Before and after neutering your cat


Before and after neutering your cat

¿Should I neuter my cat or not? There comes a time when cat owners must face this dilemma. This is a decision that must be taken together with professional veterinarians that will probably result in behavioural changes.

Neutering is a type of surgery that consists of removing the testicles of the male, where most of the testosterone that is present in their bodies is produced. This hormone controls their sexual behaviour and related actions, such as scent-marking, aggressiveness towards other males and roaming in search of females in oestrus.

By neutering them, male cats normally lose their sexual behaviour. However, some males may keep their mating instinct or interest for females for months, or even for life.

Neutering also eliminates or minimises the frequency of breeding-related behaviours in 80–90% of cases. The reduction of this type of behaviour has many positive consequences for both cats and their owners. For cats with access to the outside, the lack of excessive roaming reduces the risk of accidents. The inhibition of their tendency to fight against other males reduces the risk of suffering bites and scratches, which sometimes transfer very serious illnesses, such as the feline immunodeficiency virus or feline leukaemia. The reduction of scent-marking brings plenty of advantages, especially for those cat owners who don't have outdoor access. However, neutering does not eliminate scent-marking completely, since this is a behaviour controlled not only by sexual hormones but by the level of stress of the animal. With regard to scent-making, the difference between un-neutered cats and neutered cats is the smell of their urine, which is less intense in neutered cats due to the low levels of felinine – a substance that provides a strong scent to urine and which is abundant in un-neutered cats.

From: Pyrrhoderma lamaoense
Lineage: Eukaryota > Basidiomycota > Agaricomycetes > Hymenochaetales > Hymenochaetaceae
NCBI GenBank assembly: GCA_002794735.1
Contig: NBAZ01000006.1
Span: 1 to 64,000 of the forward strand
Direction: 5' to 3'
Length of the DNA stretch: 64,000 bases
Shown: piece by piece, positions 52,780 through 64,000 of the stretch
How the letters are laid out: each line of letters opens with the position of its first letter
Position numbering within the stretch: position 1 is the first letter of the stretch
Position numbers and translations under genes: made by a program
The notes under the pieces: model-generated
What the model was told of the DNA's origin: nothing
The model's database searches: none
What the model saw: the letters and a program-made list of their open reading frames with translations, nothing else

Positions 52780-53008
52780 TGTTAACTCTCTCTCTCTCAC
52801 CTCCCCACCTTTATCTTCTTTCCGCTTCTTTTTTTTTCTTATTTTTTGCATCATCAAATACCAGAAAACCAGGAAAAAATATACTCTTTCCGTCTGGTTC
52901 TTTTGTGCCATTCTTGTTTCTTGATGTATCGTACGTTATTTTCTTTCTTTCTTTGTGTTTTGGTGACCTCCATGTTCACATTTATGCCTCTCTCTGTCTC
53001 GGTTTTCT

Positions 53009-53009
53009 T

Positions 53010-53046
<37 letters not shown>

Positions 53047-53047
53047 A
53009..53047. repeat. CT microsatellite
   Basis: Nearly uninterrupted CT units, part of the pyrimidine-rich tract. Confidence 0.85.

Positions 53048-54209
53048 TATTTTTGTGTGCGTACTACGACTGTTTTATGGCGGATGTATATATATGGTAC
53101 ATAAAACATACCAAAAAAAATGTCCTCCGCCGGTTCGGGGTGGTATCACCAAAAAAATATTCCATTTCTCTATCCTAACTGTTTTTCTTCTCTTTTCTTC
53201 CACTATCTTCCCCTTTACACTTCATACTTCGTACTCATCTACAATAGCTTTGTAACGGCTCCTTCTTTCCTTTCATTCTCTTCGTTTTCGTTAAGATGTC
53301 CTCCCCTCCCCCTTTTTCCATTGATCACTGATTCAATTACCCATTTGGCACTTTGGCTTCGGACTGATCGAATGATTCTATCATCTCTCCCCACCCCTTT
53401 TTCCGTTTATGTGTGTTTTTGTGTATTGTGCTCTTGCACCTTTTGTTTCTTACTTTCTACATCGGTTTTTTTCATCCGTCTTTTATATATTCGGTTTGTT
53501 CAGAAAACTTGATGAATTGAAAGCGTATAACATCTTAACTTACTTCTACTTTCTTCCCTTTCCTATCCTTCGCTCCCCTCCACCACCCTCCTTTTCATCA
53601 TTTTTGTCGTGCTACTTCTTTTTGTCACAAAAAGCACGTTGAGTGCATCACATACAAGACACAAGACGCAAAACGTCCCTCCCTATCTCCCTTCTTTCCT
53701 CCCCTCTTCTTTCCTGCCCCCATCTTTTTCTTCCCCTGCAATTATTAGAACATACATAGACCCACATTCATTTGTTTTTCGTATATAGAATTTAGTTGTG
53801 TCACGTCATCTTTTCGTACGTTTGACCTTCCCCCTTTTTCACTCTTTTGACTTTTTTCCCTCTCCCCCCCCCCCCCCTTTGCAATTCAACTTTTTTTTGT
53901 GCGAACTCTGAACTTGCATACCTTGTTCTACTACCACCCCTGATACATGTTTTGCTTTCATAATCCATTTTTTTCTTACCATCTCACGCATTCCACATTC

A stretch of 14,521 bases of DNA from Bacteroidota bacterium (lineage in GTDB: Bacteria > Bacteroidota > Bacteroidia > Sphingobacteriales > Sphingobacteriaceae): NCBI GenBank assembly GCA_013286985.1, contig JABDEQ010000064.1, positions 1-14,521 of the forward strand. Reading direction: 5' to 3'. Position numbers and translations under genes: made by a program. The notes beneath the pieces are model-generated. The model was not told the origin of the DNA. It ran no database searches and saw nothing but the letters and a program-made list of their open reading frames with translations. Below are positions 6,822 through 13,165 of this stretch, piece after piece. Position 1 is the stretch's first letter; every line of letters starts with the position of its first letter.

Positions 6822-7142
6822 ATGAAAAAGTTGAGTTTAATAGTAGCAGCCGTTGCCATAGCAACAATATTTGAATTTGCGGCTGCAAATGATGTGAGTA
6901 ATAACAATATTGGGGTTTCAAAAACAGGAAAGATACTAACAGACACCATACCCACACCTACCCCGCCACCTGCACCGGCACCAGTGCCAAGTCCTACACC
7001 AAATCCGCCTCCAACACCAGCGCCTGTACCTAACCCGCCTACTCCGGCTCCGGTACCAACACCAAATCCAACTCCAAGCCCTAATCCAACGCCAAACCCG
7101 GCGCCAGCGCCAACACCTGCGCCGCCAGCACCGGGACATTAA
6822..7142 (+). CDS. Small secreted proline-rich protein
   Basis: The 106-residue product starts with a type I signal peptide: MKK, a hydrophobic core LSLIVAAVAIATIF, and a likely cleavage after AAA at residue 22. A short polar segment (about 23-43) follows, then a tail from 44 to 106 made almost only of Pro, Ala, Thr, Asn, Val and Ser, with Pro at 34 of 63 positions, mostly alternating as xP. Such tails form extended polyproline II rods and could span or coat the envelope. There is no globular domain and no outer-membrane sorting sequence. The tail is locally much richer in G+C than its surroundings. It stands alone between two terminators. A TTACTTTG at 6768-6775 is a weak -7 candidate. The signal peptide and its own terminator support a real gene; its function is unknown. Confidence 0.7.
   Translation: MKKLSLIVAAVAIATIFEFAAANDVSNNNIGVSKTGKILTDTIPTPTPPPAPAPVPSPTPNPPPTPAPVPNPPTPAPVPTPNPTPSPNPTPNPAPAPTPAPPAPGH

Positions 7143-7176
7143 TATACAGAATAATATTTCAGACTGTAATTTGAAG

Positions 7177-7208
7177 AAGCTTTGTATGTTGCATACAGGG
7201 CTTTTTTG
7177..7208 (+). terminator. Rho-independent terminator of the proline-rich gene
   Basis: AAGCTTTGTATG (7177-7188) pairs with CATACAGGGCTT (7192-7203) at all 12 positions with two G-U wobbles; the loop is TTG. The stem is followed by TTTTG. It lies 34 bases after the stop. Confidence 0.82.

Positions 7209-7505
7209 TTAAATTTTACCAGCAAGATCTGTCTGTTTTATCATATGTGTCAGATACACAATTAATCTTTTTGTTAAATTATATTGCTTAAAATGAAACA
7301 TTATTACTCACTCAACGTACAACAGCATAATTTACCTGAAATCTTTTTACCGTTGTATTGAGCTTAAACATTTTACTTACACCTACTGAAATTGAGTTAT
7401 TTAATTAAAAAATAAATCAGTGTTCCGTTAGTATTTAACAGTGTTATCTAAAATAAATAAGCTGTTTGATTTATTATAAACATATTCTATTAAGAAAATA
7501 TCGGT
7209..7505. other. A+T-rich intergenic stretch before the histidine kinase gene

All these behavioural changes take place immediately after neutering or, in some cases, after several weeks. Neither their environment nor previous experience seem to have a deep effect on these changes, and neither does their age, since neutering pre-pubertal cats (when they are 6–7 months old) produces the same effects as in adult cats.

However, we cannot expect neutering to solve all the behavioural issues of our cats. Although neutering produces some changes in the behavioural aspects of cats, it does not change their personality. If you are planning to neuter your cat to prevent or solve behavioural problems, it is important that you first get to know the side effects of neutering and establish realistic expectations on the improvements you may obtain.